Waymo and AAA Teach Kids About AVs
71 percent of global respondents believe autonomous cars are better at driving than humans or will surpass human abilities within 10 years
In an effort to educate the public on AVs and AV technology, Waymo and AAA have teamed up to teach children about self-driving cars. At an event in San Francisco last week, students from AAA’s School Safety Patrol attended a demonstration of Waymo’s driverless vehicles to learn more about the benefits and limitations of the technology. The event marked the launch of Let’s Talk Self-Driving, an initiative that showcases the safety and societal benefits of AVs and new mobility options. In the long term, the initiative seeks to correct potential anxieties and misunderstandings surrounding AVs, although a new survey from ANSYS paints a positive picture about consumer acceptance of driverless cars: 71 percent of global respondents believe autonomous cars are better at driving than humans or will surpass human abilities within 10 years, and 87 percent of 18-24-year-olds and 88 percent of 25-34-year-olds reported feeling comfortable with AVs in their lifetime.
5G Touted as Future For AVs
Stories have emerged from publications worldwide this week on why the widespread deployment of AVs will be enhanced by 5G connectivity. Lower latency and wider bandwidths will have the capacity to connect one million devices per square kilometer—eliminating capacity constraints inherent to 4G. This high level of connectivity is predicted to also form the foundation of our smart cities of the future, which can handle the enormous amounts of data generated and processed by AVs and self-driving services. SAFE analysis has also concurred that a widespread 5G rollout will expedite AV deployment, and is required to challenge Chinese dominance in this space through companies like Huawei. In “The Race to 5G: Advancing the Safety and Efficiency Benefits of Enhanced Mobile Connectivity” an issue brief released in May, SAFE found that U.S. 5G deployment will require cumulative investment totaling as much as $275 billion through 2024 if the United States is to match China’s 5G ambitions.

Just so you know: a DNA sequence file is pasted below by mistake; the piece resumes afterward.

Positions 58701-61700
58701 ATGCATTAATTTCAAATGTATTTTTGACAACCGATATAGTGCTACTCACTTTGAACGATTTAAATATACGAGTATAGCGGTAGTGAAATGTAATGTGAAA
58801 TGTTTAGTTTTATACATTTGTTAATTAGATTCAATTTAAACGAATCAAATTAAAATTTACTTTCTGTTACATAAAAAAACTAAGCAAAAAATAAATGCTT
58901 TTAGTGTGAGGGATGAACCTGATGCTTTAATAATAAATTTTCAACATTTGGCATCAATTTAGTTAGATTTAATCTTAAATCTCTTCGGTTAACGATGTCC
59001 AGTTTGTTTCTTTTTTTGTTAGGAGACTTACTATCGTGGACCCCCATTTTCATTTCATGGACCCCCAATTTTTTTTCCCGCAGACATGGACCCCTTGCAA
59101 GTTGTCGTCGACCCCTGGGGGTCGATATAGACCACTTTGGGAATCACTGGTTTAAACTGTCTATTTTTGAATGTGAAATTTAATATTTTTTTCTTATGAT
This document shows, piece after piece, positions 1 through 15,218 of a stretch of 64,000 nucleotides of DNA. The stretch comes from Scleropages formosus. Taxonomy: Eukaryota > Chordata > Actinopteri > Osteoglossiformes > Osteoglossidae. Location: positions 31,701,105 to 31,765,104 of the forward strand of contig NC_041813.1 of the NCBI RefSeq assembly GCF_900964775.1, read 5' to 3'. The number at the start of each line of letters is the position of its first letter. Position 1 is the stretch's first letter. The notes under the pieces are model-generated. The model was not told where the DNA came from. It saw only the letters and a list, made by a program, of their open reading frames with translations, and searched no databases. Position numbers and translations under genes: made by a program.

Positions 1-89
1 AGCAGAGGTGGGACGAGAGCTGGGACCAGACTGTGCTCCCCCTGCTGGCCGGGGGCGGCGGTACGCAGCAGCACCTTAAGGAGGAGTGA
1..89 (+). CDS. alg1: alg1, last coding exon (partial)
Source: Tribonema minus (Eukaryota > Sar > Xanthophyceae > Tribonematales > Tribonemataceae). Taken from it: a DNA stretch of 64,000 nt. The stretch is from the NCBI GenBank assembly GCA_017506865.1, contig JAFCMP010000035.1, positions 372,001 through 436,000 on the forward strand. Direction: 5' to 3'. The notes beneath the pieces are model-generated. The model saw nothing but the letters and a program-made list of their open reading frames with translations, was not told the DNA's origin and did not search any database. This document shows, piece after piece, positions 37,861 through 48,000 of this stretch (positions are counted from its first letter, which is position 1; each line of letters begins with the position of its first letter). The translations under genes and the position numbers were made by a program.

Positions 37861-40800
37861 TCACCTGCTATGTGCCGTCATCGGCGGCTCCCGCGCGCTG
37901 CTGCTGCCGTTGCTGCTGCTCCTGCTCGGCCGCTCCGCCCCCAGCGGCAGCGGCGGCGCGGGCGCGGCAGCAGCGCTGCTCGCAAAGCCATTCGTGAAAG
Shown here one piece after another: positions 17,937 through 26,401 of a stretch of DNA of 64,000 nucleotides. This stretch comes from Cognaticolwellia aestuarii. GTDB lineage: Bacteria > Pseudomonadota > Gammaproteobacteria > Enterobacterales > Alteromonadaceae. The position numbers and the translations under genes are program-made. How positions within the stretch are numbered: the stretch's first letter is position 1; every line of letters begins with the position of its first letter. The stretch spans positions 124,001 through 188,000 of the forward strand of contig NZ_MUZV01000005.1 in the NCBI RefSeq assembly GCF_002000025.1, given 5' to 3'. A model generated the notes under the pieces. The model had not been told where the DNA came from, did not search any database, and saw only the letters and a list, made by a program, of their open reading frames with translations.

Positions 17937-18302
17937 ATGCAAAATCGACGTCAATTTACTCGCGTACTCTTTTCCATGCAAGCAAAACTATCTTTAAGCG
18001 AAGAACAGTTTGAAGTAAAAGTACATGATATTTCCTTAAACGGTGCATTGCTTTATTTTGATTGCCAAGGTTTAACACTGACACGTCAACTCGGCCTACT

Tesla Acquires DeepScale To Bolster AV Ambitions
Tesla is acquiring computer vision startup DeepScale to help the automaker develop fully driverless vehicles, CNBC reported yesterday. DeepScale’s technology was designed to help the auto industry use the standard low-wattage processors currently in most cars to power accurate computer vision, working with sensors, mapping and control systems to assess the world around them. The announcement was quietly made by DeepScale CEO Forrest Iandola, who tweeted that he had joined the Tesla Autopilot team. Tesla hopes the acquisition will help them meet their goal of delivering cars with (at least) Level 4 automation that are able to be rented out by owners as robotaxis on an Uber-style platform. In the near-term, the true value for Tesla may be the quality of DeepScale’s engineering team, 25 percent of whom have doctoral degrees and have more than 30,000 scholarly citations between them.